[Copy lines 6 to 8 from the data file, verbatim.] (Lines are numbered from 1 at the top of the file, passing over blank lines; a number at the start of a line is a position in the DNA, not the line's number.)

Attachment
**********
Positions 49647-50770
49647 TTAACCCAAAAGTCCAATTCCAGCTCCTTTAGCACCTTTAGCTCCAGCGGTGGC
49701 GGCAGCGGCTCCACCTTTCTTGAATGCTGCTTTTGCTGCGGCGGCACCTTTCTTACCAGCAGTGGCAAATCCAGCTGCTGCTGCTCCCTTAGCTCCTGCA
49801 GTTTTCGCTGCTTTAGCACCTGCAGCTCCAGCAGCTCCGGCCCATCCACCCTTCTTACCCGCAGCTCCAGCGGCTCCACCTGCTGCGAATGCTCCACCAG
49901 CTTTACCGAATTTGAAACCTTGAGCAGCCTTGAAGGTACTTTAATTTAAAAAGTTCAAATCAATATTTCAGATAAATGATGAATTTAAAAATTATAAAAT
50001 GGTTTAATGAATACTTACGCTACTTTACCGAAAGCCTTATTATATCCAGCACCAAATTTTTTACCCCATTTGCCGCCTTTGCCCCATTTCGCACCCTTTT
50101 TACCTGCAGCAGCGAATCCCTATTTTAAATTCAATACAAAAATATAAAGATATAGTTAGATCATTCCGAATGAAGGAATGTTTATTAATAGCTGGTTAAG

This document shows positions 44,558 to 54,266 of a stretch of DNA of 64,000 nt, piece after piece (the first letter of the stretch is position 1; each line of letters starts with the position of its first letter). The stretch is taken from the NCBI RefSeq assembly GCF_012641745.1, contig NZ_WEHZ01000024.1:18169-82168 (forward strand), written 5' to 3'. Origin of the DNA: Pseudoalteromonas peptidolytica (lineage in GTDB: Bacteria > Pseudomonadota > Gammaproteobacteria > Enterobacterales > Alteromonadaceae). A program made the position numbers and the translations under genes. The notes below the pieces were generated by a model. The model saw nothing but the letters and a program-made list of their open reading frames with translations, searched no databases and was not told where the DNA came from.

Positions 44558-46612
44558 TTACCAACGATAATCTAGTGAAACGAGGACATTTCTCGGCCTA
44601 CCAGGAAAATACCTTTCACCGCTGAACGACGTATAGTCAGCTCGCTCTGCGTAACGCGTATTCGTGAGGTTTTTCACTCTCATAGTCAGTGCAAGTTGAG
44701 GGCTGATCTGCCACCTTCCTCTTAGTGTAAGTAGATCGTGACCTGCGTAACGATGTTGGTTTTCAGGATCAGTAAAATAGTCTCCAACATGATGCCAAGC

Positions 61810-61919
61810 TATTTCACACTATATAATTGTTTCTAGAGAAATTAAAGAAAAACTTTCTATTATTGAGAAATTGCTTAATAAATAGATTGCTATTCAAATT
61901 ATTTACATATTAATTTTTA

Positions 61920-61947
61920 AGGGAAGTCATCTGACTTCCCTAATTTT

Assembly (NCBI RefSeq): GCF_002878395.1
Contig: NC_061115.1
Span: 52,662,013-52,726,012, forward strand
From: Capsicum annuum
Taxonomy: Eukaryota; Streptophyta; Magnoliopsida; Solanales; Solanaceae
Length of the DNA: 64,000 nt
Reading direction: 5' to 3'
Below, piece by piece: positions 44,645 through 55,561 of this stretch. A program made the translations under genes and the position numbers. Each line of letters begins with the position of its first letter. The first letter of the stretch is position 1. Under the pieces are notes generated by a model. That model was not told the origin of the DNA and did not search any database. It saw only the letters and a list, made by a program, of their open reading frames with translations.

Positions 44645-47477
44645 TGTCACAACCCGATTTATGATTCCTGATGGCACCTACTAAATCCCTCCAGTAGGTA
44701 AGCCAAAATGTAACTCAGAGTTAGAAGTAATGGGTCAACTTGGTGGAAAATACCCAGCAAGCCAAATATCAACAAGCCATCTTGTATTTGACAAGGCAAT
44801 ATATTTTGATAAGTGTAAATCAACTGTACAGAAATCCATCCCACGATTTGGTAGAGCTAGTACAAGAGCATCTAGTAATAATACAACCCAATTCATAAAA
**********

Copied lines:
50001 GGTTTAATGAATACTTACGCTACTTTACCGAAAGCCTTATTATATCCAGCACCAAATTTTTTACCCCATTTGCCGCCTTTGCCCCATTTCGCACCCTTTT
50101 TACCTGCAGCAGCGAATCCCTATTTTAAATTCAATACAAAAATATAAAGATATAGTTAGATCATTCCGAATGAAGGAATGTTTATTAATAGCTGGTTAAG

This document shows positions 44,558 to 54,266 of a stretch of DNA of 64,000 nt, piece after piece (the first letter of the stretch is position 1; each line of letters starts with the position of its first letter). The stretch is taken from the NCBI RefSeq assembly GCF_012641745.1, contig NZ_WEHZ01000024.1:18169-82168 (forward strand), written 5' to 3'. Origin of the DNA: Pseudoalteromonas peptidolytica (lineage in GTDB: Bacteria > Pseudomonadota > Gammaproteobacteria > Enterobacterales > Alteromonadaceae). A program made the position numbers and the translations under genes. The notes below the pieces were generated by a model. The model saw nothing but the letters and a program-made list of their open reading frames with translations, searched no databases and was not told where the DNA came from.